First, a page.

This Israeli Startup Is Using AI To Revolutionize Pathology

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Today, pathology based analysis is the gold standard for diagnosing a wide array of complex diseases, like cancerous tumors, and the variations accordingly. While it is estimated that 70% of all healthcare decisions affecting diagnosis or treatment involve some pathology based analysis, digital decision support systems have yet to receive formal FDA and CE approval. This is an opportunity and reformation Israeli AI startup anticipates to disrupt by enhancing and augmenting the pathological evaluation process.

“We see the benefit in saving Pathologists time in their workflow and enhancing their performance, especially as the supply for the profession is in a shortage today, and more so in the future” explained co-CEO and co-founder Chen Sagiv. “Pathologists can benefit from information presented to them in better way, with the support for decision making from AI.”

The Helicobacter Pylori (H.Pylori), a germ that’s known to cause inflammation, gastritis, and ulcers, is lurking in the stomachs of a staggering 50% of the global population. When people go through gastric biopsies, part of the protocol is to look for the H.Pylori germ because it can lead to cancerous outcomes and diseases in the upper intestinal tract if left untreated – otherwise, it’s eradicated with antibiotic treatments. Unfortunately for Pathologists, the identification process is manual: a Pathologist scans through magnified digital gastric slides with Haemotoxylin and Eosin (H&E) and Giemsa stains to identify the germ. is setting out alleviate the Pathologist’s workload albeit with the highest likelihood of widespread hospital adoption. Such a goal requires the unique expertise of AI research and hardware optimization.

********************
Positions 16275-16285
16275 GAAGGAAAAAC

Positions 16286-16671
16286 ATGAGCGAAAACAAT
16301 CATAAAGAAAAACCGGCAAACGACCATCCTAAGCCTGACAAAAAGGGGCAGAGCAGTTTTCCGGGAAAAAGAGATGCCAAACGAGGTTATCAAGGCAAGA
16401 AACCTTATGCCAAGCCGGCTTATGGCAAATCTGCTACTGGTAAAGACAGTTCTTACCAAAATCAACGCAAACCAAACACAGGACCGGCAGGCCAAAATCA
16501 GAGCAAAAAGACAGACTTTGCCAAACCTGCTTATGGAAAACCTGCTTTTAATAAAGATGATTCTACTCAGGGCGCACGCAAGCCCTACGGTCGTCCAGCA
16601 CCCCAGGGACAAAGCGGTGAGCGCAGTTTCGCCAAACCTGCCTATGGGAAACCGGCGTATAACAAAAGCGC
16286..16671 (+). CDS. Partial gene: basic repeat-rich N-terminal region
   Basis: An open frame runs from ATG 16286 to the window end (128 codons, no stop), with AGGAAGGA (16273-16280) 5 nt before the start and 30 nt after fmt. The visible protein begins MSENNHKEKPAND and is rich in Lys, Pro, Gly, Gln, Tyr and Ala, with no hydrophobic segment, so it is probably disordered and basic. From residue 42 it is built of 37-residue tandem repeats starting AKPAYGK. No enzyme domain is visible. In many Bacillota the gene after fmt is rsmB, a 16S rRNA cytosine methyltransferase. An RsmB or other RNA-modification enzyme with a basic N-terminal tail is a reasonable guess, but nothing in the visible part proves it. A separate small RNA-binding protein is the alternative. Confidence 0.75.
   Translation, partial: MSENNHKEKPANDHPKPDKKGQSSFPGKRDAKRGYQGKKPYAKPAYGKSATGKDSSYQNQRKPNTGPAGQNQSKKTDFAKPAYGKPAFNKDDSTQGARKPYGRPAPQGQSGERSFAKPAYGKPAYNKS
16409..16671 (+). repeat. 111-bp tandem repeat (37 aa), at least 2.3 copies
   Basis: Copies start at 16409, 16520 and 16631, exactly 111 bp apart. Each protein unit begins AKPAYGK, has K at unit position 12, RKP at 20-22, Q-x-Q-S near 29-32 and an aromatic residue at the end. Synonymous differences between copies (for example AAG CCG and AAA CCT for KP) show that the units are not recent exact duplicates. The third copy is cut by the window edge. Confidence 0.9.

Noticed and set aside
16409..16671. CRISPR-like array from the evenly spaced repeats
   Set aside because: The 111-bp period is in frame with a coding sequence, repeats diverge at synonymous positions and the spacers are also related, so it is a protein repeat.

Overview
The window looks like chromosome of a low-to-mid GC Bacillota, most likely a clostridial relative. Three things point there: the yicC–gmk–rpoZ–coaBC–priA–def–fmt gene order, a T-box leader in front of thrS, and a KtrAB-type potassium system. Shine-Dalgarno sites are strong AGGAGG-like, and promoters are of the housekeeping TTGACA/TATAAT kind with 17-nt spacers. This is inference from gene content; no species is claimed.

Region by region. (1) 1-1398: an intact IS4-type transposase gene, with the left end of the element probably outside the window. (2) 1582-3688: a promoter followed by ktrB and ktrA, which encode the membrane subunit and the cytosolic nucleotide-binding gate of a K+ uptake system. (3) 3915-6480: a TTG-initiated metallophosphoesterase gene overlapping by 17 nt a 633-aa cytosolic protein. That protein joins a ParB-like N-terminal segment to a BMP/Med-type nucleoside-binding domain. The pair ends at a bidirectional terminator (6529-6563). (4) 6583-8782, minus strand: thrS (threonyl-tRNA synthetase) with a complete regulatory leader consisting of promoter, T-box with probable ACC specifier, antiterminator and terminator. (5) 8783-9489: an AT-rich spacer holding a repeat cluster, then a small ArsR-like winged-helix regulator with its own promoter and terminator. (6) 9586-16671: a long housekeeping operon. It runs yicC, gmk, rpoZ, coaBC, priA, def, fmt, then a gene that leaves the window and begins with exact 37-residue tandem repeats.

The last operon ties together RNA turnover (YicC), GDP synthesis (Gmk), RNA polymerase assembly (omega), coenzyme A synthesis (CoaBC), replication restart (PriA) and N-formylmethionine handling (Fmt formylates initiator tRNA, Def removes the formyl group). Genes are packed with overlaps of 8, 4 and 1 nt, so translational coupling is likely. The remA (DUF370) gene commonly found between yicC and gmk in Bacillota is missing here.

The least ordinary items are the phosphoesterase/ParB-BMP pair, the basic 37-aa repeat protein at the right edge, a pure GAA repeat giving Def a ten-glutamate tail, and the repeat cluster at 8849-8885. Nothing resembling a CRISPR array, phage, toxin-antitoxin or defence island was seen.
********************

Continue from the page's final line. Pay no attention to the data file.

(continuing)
Chen Sagiv, a PhD in Applied Mathematics, began her career as an algorithms developer specializing in image processing, and co-founding computer vision technology and projects company SagivTech. Nizan Sagiv, the business savvy counterpart, is a former executive in high-tech companies.

SagivTech in itself is major success. The company’s know-how has already been tapped by industry leaders, like Google’s ATAP group – Advanced Technology and Products – for their  ‘Project Tango‘, a computer-vision technology that allows mobile devices to detect their position relative to the world around them, without requiring GPS. SagivTech was a collaborator in the project. SagivTech also co-founded together with Dr. Koby Cohen the largest technological event in Israel for machine vision and deep learning, IMVC, that will celebrate on March 18th its 10th anniversary.

In 2017, SagivTech began to collaborate with Roche, a pharmaceutical and diagnostics leader with headquarters in Switzerland to develop deep learning based solutions for Pathology. Their work with Eldad Klaiman from the Roche Pharmaceutical Research and Early Development (pRED) group and others was published in two recent papers (Generalizing multistain immunohistochemistry tissue segmentation using one-shot color deconvolution deep neural networks; and Virtualization of tissue staining in digital pathology using an unsupervised deep learning approach). Based on the success of the collaboration, Roche had invited SagivTech to participate in the first batch of the Digital Health Accelerator of Roche in Munich, Germany.